Photo by ANF Chicago for The TRiiBE ®

Chance the Rapper is ready to take his next creative risk

Chance is in a period of enlightenment. Coming off a decade-long season of thrilling highs and lows, he’s studying fine arts, experimenting with sound and buying film equipment. The goal? Connecting multiple mediums to produce some of his best work to date.

Words by Tiffany Walden
Interview and creative direction by Morgan Elise Johnson
Photography by ANF Chicago
Cinematography by C’airra Cortez
Camera Assistance by Gregory Guillen
[ssba-buttons]

There was a point in the 1990s where it was nearly impossible to go into anybody’s grandma, auntie or godmama’s house without seeing a particular style of framed paintings of Black life and spirituality on display. 

Chance the Rapper remembers them. They varied in subject matter; a funeral procession, a white-cloaked Madonna holding a child while looking toward the heavens. Typically you’d find such a painting in the living room, accentuating the off-limits, plastic-wrapped couch and glass-top coffee table set, or in the dining room across from the fancy curio cabinet stuffed with dinnerware, porcelain figures and collectible knick-knacks.

Looking back, it seems a home couldn’t be properly christened a God-fearing Black household without one or two of those paintings. Did Black folks get together somehow and decide they’d all hang the same artwork in their homes?

“I want to find that out,” says Chance the Rapper, who started this conversation off by bringing up the before-mentioned artistic mainstays of Black life. Hitting a quick Google search on his cellphone, he pulls up two famous paintings by neo-mannerist Ernie Barnes: “The Beauty of the Ghetto” and “The Sugar Shack.” He was also the artist that painted the portraits done by Jimmie Walker’s character J.J. Evans on the 1970s television show “Good Times,” which was set in Chicago’s Cabrini-Green housing project.

Listening to Chance deep-dive into Barnes’ career is exciting; his eyes and smile grow wide as he takes a few minutes to nerd out on Barnes’ elongated style of Black portraiture that inspired the coming generations of Black Romanticism; a genre oft dismissed as low brow (because it’s Black), but widely popular among Black people in the 90s and commonly sold at the local Afrocentric shops in Chicago.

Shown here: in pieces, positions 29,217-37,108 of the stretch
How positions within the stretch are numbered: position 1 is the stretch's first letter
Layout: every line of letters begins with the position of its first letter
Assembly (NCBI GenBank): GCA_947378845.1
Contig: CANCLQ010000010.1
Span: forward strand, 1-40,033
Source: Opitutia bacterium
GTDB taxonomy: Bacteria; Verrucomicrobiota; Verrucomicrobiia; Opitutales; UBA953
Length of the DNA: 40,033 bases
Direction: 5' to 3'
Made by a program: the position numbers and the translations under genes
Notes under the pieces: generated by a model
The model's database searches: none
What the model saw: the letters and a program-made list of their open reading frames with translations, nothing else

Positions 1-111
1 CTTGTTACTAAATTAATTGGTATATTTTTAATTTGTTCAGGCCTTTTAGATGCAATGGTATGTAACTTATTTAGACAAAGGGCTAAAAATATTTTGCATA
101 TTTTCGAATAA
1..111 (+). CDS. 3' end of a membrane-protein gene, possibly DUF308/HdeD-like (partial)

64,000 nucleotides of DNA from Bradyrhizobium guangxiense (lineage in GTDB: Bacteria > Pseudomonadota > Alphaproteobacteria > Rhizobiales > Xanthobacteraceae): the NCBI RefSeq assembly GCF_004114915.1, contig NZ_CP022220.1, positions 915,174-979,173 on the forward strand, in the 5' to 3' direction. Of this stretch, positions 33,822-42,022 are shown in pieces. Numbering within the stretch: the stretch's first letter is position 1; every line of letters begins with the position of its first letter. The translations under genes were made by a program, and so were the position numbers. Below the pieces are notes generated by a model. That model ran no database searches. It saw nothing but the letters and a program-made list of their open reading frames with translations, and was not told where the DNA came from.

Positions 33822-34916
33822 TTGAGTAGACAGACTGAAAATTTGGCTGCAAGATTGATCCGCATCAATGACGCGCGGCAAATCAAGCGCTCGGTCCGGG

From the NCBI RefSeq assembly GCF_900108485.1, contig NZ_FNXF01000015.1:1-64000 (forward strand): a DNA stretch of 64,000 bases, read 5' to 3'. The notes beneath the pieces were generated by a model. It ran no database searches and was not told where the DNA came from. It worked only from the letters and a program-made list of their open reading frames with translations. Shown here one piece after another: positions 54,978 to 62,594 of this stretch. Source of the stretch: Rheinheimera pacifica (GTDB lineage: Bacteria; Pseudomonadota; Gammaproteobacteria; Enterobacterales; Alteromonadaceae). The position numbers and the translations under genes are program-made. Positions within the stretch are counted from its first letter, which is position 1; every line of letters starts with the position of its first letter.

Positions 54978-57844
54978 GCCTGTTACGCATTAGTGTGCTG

In fact, as most Black things do, the art form has roots in the Chicagoland area: works such as Annie Lee’s “Blue Monday” and Brenda Joysmith’s “Madonna” were once sold through the west suburban-based Artistic Impressions.

Chance draws inspiration from Ernie Barnes who is known for his aesthetic of elongated Black bodies and movement, most notably in this iconic 1976 painting, The Sugar Shack.

“When I used to see it, all of it, whether based in Christianity or not, I felt like they were all Christian works. I didn’t know that space was a club when I was a kid,” Chance says about Barnes’ “The Sugar Shack.” The image has a duality to it, in that the figures lifting their hands up in joy and dance could have easily been lifting their hands up in praise and worship. Such is the art of Blackness.

“And because there [are other] paintings with the same similar style, with the faceless figures, whether they’re doing baptisms or it’s just a mother and daughter [in] that white hood,” Chance pauses for a second, his mind steeped in the nostalgia of his grandma and auntie’s homes in Roseland.